Scrimmage guide

8-2-02, 7:25 p.m.

BY GEOFF HOBSON

GEORGETOWN, Ky. _Here are five things to watch Saturday at the Bengals' intrasquad scrimmage:

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  1. The Rodney Holman Audition:** The tight ends situation has some inside the club worried, but Bengals President Mike Brown says the young players are good enough that they are expected to develop through the season and they have no current plans to go looking for a veteran on the waiver wire.

On one hand, they have to be concerned that converted linebacker Chris Edmonds (No. 87) has risen so quickly with third-round draft Matt Schobel (rib cage) missing snaps and scratched from the scrimmage . On the other hand, the kid is quick and athletic with the good hands of a high school All-American tight end.

The starter is clearly Sean Brewer (No. 88), but like Edmonds and Schobel, he's never taken an NFL snap. He has shown he can stretch the field in drills, but what about in a game? **

  1. The Doug Pelfrey Pro-Am:** Just like in 2000 when Pelfrey took on sixth-round pick Neil Rackers, Rackers (No. 5) is now taking on a rookie in fourth-rounder Travis Dorsch (No. 2) for the kicking job. Rackers hasn't had

nearly the success that Pelfrey had, but he has come out of the gate firing this camp. The knock on him is that he can't do it in a game, but he sure did it in practice Thursday night when he clearly outkicked Dorsch.

Dorsch looked a bit slow and tentative and admits he has to focus on his kicking more after spending January until the draft thinking he would be drafted as a punter.

Dorsch has been doing both and there is some concern that the punting and kicking motions are so different that it may be throwing him off. **

  1. The Boomer Esiason Celebrity Quarterbacks Derby, Part V:** In the spirit of Neil O'Donnell and Jeff Blake, the Bengals again try to find a quarterback who can give you a passing rating that breaks 80 and who can also win games. O'Donnell had a 90 rating in 1998, but he won two starts. The last guy to break 80 in a winning streak was Esiason at the end of 1997.

Jon Kitna (No. 3) is the starter, but he and Gus Frerotte (No. 12) are both going to play behind the first offensive line Saturday. Frerotte's arm has impressed everyone down here, but this is the first chance to get a grip on how he has processed the offense.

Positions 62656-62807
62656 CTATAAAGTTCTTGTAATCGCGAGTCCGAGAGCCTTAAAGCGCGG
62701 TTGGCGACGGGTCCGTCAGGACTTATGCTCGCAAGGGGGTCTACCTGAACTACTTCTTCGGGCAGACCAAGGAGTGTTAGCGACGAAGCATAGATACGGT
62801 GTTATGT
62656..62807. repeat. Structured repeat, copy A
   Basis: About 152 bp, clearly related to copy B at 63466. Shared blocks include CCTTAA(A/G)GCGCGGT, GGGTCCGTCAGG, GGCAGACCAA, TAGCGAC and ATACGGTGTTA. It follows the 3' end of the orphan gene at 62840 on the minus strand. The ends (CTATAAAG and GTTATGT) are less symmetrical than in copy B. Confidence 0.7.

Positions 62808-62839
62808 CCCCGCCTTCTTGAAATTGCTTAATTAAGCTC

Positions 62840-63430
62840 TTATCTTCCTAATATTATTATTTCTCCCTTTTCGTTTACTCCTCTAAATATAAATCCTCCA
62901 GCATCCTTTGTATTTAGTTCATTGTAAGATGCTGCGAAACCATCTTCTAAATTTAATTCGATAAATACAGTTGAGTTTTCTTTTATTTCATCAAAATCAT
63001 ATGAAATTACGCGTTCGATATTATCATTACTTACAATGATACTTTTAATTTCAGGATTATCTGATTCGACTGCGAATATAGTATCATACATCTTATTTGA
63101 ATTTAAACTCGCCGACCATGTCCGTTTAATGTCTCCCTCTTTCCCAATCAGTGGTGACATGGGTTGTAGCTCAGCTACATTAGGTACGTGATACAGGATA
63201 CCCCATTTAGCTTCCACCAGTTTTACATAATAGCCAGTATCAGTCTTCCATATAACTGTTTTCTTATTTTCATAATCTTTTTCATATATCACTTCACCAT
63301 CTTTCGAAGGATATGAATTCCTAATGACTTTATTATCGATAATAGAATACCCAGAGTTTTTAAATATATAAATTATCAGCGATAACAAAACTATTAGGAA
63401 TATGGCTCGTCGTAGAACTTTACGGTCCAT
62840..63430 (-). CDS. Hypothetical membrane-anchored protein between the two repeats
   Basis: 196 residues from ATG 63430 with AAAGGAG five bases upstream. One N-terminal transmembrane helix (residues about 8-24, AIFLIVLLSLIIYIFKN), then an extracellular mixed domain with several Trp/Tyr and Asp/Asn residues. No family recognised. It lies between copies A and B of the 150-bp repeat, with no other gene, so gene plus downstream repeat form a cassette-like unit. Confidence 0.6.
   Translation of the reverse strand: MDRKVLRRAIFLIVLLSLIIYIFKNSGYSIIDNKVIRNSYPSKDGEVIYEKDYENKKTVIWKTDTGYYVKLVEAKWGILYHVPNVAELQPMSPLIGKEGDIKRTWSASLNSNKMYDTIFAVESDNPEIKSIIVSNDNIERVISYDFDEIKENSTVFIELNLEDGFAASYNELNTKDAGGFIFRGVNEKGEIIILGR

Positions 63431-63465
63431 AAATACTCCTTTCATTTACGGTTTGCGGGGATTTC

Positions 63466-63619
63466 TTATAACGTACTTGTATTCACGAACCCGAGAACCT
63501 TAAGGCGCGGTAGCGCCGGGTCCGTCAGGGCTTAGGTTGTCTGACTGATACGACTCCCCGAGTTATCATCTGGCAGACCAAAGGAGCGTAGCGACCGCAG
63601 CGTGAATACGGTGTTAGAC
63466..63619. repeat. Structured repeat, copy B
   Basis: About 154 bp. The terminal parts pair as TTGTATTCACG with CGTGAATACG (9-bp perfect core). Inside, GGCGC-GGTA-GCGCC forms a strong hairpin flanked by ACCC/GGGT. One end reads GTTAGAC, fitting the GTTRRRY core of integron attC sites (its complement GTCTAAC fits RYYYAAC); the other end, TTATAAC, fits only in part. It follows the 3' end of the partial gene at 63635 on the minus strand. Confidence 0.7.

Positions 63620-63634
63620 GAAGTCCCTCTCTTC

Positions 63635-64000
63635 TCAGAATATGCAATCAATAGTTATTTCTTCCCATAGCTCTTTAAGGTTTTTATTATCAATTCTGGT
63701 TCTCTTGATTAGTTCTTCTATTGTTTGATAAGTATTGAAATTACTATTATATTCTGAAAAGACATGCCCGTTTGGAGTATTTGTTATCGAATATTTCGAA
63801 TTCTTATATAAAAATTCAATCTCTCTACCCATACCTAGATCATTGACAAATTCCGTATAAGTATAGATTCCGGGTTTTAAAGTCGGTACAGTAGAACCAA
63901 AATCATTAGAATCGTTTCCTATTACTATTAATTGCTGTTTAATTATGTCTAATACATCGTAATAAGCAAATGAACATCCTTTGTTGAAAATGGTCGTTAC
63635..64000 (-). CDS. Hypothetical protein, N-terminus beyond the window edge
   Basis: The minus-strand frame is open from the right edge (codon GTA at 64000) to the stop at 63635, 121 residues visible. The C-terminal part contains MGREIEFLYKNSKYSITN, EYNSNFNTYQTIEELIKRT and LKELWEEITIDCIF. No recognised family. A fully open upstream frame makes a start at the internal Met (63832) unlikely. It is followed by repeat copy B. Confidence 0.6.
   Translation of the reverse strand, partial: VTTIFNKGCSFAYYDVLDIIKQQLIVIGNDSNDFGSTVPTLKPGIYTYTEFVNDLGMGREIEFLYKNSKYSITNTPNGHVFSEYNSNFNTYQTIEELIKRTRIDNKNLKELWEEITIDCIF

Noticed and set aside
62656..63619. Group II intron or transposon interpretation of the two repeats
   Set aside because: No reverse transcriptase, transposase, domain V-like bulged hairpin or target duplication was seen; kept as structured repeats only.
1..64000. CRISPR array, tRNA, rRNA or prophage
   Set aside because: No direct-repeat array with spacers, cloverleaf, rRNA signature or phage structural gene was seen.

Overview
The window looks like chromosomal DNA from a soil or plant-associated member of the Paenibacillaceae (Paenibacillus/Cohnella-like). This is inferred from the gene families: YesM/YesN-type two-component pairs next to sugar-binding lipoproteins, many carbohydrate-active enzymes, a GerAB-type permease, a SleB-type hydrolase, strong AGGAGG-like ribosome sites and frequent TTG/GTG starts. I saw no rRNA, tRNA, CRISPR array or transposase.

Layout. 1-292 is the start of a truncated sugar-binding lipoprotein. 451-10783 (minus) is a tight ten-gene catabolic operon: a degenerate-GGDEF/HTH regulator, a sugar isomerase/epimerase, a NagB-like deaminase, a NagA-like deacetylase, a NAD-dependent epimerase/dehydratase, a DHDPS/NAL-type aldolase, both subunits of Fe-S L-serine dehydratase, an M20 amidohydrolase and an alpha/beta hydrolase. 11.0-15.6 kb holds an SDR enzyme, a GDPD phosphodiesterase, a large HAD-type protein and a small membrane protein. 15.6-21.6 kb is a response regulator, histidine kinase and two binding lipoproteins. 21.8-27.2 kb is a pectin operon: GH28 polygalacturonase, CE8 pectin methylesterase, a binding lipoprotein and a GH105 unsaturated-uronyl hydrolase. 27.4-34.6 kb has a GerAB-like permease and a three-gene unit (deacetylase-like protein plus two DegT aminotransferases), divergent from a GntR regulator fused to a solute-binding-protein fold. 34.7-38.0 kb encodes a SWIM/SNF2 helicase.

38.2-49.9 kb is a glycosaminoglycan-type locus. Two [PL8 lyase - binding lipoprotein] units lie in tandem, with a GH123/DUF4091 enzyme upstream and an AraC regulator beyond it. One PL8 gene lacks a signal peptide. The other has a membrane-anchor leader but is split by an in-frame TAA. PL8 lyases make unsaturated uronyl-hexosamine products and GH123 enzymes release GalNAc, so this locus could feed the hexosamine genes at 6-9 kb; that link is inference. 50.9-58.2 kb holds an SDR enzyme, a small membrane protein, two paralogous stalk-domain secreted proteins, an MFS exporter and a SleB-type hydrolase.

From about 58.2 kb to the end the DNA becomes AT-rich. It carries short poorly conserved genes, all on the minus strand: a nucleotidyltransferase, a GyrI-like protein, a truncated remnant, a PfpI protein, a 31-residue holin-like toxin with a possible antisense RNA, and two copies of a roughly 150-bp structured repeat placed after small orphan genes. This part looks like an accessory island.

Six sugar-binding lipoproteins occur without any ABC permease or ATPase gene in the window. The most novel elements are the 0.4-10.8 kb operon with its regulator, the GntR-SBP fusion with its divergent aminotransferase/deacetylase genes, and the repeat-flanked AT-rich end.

Kitna has command of the offense, but can he get the ball into the small holes as consistently as Frerotte has and can he cut down on the turnovers that killed him last year?

And Akili Smith is like that summer song from '75. He reminds you that it was all very good once and you can never really get him out of the back of your mind. Smith has shown more than flashes this week that he's not as indecisive as he has been and his arm is as strong as ever. But he's so far behind because of his hamstring injury that offensive coordinator Bob Bratkowski sees his best shot only getting as far as No. 2 at the moment.

The Mel Kiper Jr. Safety Show No one ripped the Bengals when they picked Washington State free safety Lamont Thompson (No. 24) in the second round and Florida strong safety Marquand Manuel (No. 44) in the sixth round and the past week has showed why.

At 6-1, 220, you won't have a problem picking out Thompson. He has shown good, rangy speed, and nice hands in the drills, although the Bengals would like to see more of that in team action with some interceptions

"But you can tell he has excellent ball sense," said Jim Lippincott, director of football operations. "He made a play in the red zone two or three days ago where his break on the ball just made you go, 'Wow.'"

Manuel is playing third team, but he is an extremely bright guy who is picking up the scheme and is running better than the scouts said he did when they sent him falling in the draft.

"He played in the box so much in college that you really couldn't tell if he could play the ball and go after it," Lippincott said. "He's certainly done that here."

THE LEVI-ATHAN WATCH: "The Levi-athan," is first-round pick Levi Jones (No. 76). He'll work with the second offensive line Saturday, but the big question is when he'll replace Richmond Webb at left tackle on the first line. We begin to find out Saturday.

Some Bengal insiders already think the 6-5, 310-pound Jones makes them better in the running game because of his quickness and getting out front on counters and sweeps. He still has to work on his consistency and get in sync on the pass rush. He's still trying to get a grip on what style is best to shut down the corner on the rush because of a unique kick step taught him in college.

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